The investment, on top of the original £1bn price investment across five years to the end of 2018, will widen the gap between Asda’s prices and its major competitors. It will also close the gap to the limited assortment discounters, it claimed.
The price cuts are part of Project Renewal, a two year programme within Asda’s five-year strategy to reinforce its value proposition.
The retailer’s boss Andy Clarke said the investment would be part of “radical action” to win back customers from the discounters in a food market with no growth.
“Today, from our strong financial position, we are taking another bold step forward in our five year strategy,” he said.
“Fundamentally changing how we buy products means we can realise significant savings from our cost base and pass these directly to customers through a rebased pricing model.”
Asda will join forces with European Marketing Distribution (EMD), a European buying alliance made up of 14 national buying structures and pools the collective buying power of 250 supermarket chains, the retailer confirmed.
“Joining forces with the huge EMD network of 250 European supermarkets will give us significant economies of scale,” Clarke said. “We’ll continue to work with our suppliers to lower costs in our supply chain and return sales to growth in partnership.”
- Present in 15 European countries
- Headquarters located in Pfäffikon, Switzerland
- Potential turnover of 178 billion euro
- Md Philippe Gruyters is responsible for pooling the interests of renowned retail companies from all over Europe and coordinating them to common benefit
“But we are not complacent. We remain cautious and, as the chancellor [George Osborne] warned on Thursday, we expect that 2016 will be another year of intense pressure at a macro-economic level in addition to sales remaining under strain from price deflation, a continued competitive background throughout the sector and radically changing customer shopping habits.”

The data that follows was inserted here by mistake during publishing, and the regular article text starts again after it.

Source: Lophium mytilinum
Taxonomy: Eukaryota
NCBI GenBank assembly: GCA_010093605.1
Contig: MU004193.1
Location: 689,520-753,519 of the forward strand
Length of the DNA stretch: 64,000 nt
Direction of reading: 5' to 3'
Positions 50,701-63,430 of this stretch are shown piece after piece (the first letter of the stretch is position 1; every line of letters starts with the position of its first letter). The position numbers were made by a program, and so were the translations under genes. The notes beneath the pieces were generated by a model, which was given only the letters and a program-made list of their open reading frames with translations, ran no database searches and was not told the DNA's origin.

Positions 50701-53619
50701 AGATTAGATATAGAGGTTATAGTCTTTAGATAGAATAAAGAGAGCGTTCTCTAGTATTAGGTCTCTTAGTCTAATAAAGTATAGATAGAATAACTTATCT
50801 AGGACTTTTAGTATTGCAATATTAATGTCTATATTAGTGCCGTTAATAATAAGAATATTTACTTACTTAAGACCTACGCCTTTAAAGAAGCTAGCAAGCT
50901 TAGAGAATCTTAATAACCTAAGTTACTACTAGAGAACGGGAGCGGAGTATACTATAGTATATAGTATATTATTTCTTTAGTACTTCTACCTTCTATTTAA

Clarke described Asda’s trading performance as reaching a ‘nadir’, which market analyst Shore Capital said implied that current same store trade had improved from -4.5% endured in quarter three of 2015.
Better Christmas trading
“Whilst we are unlikely to see a Christmas trading update, we expect Asda's like-for-like sales over the festive period to have tickled better to say -3.0 to 3.5%,” Shore Capital analysts Clive Black and Darren Shirley said.
Shore Capital praised Asda for not sitting on its hands during tough market conditions.
“As we covered last year, the group has through its Project Renewal programme focused down further on efficiency, corporate priorities and delivery,” Black and Shirley said.
“Much 'nice to have' has been cut out and the business is firmly looking at how it can fund a necessary narrowing of the price gap with the limited assortment discounters, which it states needs to be circa 5% in order to be more competitive; it is probably circa 10-15% at present.”
Clarke was not alone in his battle to narrow the price with the discounters, Shore Capital claimed.
Sainsbury’s boss Mike Coupe spoke of the need to “further bare down on the differential” with the discounters in November.
The City analyst predicted “Messrs” Tesco boss Dave Lewis and Morrisons ceo David Potts to be working away on this front too.